This piece will be another analysis of a Karate Combat championship match, the match between Edgars Skrivers and Myrza-Bek Tebuev. If you wish to read the previous piece, which analyzed the Joshua Quayhagen/Jerome Brown title match, click here.
Much like the previous championship fight, this one will have a fighter who uses more modern methods and a traditionalist. The representative of more contemporary methods in the previous fight, Joshua Quayhagen, was getting tagged on sloppy entries before eventually going to the body in the third and battering Jerome Brown to a TKO finish. But unlike Quayhagen, who’s wildness on the lead nearly cost him against Brown, champion Edgars Skrivers is a cold machine who makes few wild errors.
Edgars Skrivers: The Zenith of Karate Combat
In many ways, Edgars Skrivers represents the culmination of the techniques and tactics most effective in Karate Combat. A pressure fighter, Skrivers comes forward and eats up the space available immediately. This forces his adversaries to rely more on their guard and head movement rather than distance, the defense layer they are most comfortable with.
Like Brown, Skrivers goes to the outside calf kick frequently whenever opponents don’t open up. Unlike Brown, Skrivers usually has more success getting opponents to fire back since he often pressures extremely close. When Victor Rocha, a strong opponent in his own right reached for Skrivers as Skrivers hovered in almost head to chest, Skrivers responded with a vicious combination that knocked Rocha from his feet. Skrivers has shown a strong preference to counter rather than lead. But if he has to lead himself, Skrivers has shown an excellent ability to punch into kicks, a tactic that is relatively underused in Karate Combat.
Part of what makes Skrivers such a suffocating pressure fighter is that the pressure does not stop in any circumstance. In the clinch Skrivers is always clamping on his opponent immediately to deny them space if he has no space to work. If he does have space to work, he’s immediately hammering away with short hooks. Skrivers is also one of the best ground-and-pounders in the organization. When Teeik Silva was trapped at the lip of the pit and tilted over – no longer on his feet but not technically grounded either – Skrivers scampered up the 45-degree angle wall and belted Silva in the head with a soccer kick.
Rocha learned from two knockdowns and started immediately getting his head off-line after firing. But over time the leg kicks, bodywork, and relentless pressure took their toll. Rocha was not so much finished as pulped.
Guard of the Bearslayer
One of the most immediately apparent parts of Skrivers’s game is his guard. Skrivers stands with a far tighter, more compact and higher guard than most Karate Combat competitors. This is part of what makes him far less vulnerable to check hooks than say, Quayhagen. However, Skriver’s reliance on it forms the main weakness in his defense.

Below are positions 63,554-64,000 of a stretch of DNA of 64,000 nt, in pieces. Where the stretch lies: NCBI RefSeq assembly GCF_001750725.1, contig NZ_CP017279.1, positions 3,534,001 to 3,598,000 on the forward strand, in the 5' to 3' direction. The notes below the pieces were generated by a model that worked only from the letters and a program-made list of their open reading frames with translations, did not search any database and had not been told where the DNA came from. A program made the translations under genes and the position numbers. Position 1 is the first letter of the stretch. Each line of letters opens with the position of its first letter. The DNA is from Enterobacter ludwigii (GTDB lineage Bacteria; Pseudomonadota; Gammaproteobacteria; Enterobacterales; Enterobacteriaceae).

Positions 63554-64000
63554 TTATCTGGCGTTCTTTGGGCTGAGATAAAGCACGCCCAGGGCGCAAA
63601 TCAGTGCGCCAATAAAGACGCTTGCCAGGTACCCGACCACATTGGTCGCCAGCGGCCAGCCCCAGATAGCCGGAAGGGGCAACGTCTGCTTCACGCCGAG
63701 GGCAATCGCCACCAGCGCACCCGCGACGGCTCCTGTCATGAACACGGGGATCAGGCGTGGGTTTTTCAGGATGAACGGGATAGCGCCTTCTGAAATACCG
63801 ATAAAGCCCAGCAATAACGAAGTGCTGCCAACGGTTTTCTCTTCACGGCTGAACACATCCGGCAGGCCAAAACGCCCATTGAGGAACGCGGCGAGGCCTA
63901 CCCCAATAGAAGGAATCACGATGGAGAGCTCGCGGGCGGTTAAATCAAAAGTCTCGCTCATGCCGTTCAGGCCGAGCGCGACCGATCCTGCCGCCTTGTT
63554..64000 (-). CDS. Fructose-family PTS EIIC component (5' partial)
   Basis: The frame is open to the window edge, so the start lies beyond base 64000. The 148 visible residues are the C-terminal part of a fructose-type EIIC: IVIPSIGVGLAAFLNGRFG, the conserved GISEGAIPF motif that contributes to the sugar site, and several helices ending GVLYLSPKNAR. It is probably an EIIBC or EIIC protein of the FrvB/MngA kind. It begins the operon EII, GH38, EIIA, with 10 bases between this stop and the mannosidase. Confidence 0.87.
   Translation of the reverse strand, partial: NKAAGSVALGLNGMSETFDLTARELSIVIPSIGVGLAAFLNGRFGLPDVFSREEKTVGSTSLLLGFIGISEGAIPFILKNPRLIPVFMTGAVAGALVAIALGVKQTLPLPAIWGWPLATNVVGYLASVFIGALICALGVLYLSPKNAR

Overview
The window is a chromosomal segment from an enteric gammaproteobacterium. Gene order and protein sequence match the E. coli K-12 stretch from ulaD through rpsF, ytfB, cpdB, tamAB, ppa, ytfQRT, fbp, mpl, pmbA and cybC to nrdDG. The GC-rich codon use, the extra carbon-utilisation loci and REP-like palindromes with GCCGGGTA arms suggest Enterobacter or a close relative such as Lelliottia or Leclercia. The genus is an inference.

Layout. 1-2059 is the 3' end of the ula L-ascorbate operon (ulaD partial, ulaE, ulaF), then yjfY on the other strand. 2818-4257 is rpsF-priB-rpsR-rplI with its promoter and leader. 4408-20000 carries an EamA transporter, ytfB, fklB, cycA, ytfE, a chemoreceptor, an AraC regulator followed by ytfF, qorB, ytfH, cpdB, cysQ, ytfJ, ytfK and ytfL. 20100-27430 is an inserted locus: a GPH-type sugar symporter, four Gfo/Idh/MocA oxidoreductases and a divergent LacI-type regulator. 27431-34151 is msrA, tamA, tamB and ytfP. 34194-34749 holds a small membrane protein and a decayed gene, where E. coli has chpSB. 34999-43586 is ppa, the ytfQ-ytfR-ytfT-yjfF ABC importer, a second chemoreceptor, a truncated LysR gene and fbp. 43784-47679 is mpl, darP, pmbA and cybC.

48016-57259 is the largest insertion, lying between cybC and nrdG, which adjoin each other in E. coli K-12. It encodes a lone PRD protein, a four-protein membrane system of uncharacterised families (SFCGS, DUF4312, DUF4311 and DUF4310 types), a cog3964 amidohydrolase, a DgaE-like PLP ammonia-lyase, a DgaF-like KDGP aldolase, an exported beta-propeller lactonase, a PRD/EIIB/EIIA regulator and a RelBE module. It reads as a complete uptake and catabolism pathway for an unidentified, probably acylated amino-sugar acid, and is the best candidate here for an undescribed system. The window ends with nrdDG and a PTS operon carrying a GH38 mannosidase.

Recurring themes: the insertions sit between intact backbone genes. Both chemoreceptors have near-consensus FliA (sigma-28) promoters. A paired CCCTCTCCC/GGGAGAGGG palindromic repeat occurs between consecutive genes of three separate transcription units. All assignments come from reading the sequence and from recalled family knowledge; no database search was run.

Rocha was able to split Skriver’s guard with straights, and was able to get some very looping hooks around it as well. Skriver also fought Rocha prior to the legalization of uppercuts in the Karate Combat ruleset. Uppercuts could bypass this guard entirely. When Rocha split his guard, Skrivers’s response seemed to be gluing his hands to his head ever more tightly. This means that he is very reluctant to abandon this layer of defense even after it has been penetrated. A wily opponent might be able to repeatedly exploit this fragility in the same way that Skrivers exploits the overreliance of many opposing fighters on distance management. The gloves are simply too small for Skrivers’s Dutch kickboxing-style high guard to be an option he relies on exclusively.
Myrza-Bek Tebuev: The Man Who Could Be King
The result then, is that while Skrivers is hardly untouchable, as a complete package he is an uphill struggle. The previous championship bout was an intriguing matchup. But in this one, the challenger Myrza-Bek Tebuev should be considered a definite underdog. Tebuev, while extremely competent, very much fits the sort of standard mold of a Karate Combat competitor that Skrivers is primed to defeat. He is both vulnerable to counters coming in and not particularly comfortable in extended exchanges.
Tebuev compensates with tenacity, the willingness to pressure himself, and accurate kicks to the body and head. Indeed, he has improved very significantly since his first bout – going from a decisive loss to Rocha and a KO in a fight he was losing against Deivis Ferreras to getting a decision win over the powerful Daniel Viveros. However, Tebuev has not shown anything that would lead us to believe he poses a significant threat to Skrivers. In particular, he hasn’t displayed the boxing nuance that might indicate the ability to exploit Skrivers’s own weakness to uppercuts. Neither has he proven to be particularly elusive, which might defuse some of Skrivers’s pressure.
However, he certainly has some tools for victory. Tebuev has shown some of the best throws in the organization. If he can throw Skrivers before the latter can clamp on in the clinch, he could deny Skrivers his advantages on the feet at all. In addition, Skrivers’s dedication to the high guard does mean that his elbows are not always at his ribs. Tebuev, on the other hand, has shown a fair bit of proficiency with the roundhouse kick to the body, similarly to Quayhagen. If he can wear down Skrivers with this over the course of a five-round championship fight, Tebuev might be in with a chance.